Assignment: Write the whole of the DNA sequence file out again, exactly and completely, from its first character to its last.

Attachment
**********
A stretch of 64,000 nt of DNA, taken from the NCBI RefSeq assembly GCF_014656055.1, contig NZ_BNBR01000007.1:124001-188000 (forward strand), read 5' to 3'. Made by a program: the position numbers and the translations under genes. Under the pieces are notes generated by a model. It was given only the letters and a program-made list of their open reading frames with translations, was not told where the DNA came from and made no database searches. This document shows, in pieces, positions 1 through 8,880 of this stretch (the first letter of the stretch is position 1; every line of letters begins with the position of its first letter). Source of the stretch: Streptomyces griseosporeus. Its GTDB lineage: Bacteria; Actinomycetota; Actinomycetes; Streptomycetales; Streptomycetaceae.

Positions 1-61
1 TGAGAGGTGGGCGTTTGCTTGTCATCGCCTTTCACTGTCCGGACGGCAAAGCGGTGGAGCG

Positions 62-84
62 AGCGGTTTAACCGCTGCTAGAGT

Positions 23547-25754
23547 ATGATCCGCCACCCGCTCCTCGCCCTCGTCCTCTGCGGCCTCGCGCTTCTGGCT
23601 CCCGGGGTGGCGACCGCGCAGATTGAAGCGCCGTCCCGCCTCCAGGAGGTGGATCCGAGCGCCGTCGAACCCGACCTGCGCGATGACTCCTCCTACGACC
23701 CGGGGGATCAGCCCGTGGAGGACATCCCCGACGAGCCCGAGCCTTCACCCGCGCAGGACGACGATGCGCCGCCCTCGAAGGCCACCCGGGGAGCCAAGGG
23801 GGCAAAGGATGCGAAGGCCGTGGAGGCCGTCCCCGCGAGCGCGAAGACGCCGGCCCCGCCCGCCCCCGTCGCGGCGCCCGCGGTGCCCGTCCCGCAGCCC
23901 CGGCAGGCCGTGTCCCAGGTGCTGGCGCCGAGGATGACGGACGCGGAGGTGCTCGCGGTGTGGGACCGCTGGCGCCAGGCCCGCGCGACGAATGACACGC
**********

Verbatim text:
A stretch of 64,000 nt of DNA, taken from the NCBI RefSeq assembly GCF_014656055.1, contig NZ_BNBR01000007.1:124001-188000 (forward strand), read 5' to 3'. Made by a program: the position numbers and the translations under genes. Under the pieces are notes generated by a model. It was given only the letters and a program-made list of their open reading frames with translations, was not told where the DNA came from and made no database searches. This document shows, in pieces, positions 1 through 8,880 of this stretch (the first letter of the stretch is position 1; every line of letters begins with the position of its first letter). Source of the stretch: Streptomyces griseosporeus. Its GTDB lineage: Bacteria; Actinomycetota; Actinomycetes; Streptomycetales; Streptomycetaceae.

Positions 1-61
1 TGAGAGGTGGGCGTTTGCTTGTCATCGCCTTTCACTGTCCGGACGGCAAAGCGGTGGAGCG

Positions 62-84
62 AGCGGTTTAACCGCTGCTAGAGT

Positions 23547-25754
23547 ATGATCCGCCACCCGCTCCTCGCCCTCGTCCTCTGCGGCCTCGCGCTTCTGGCT
23601 CCCGGGGTGGCGACCGCGCAGATTGAAGCGCCGTCCCGCCTCCAGGAGGTGGATCCGAGCGCCGTCGAACCCGACCTGCGCGATGACTCCTCCTACGACC
23701 CGGGGGATCAGCCCGTGGAGGACATCCCCGACGAGCCCGAGCCTTCACCCGCGCAGGACGACGATGCGCCGCCCTCGAAGGCCACCCGGGGAGCCAAGGG
23801 GGCAAAGGATGCGAAGGCCGTGGAGGCCGTCCCCGCGAGCGCGAAGACGCCGGCCCCGCCCGCCCCCGTCGCGGCGCCCGCGGTGCCCGTCCCGCAGCCC
23901 CGGCAGGCCGTGTCCCAGGTGCTGGCGCCGAGGATGACGGACGCGGAGGTGCTCGCGGTGTGGGACCGCTGGCGCCAGGCCCGCGCGACGAATGACACGC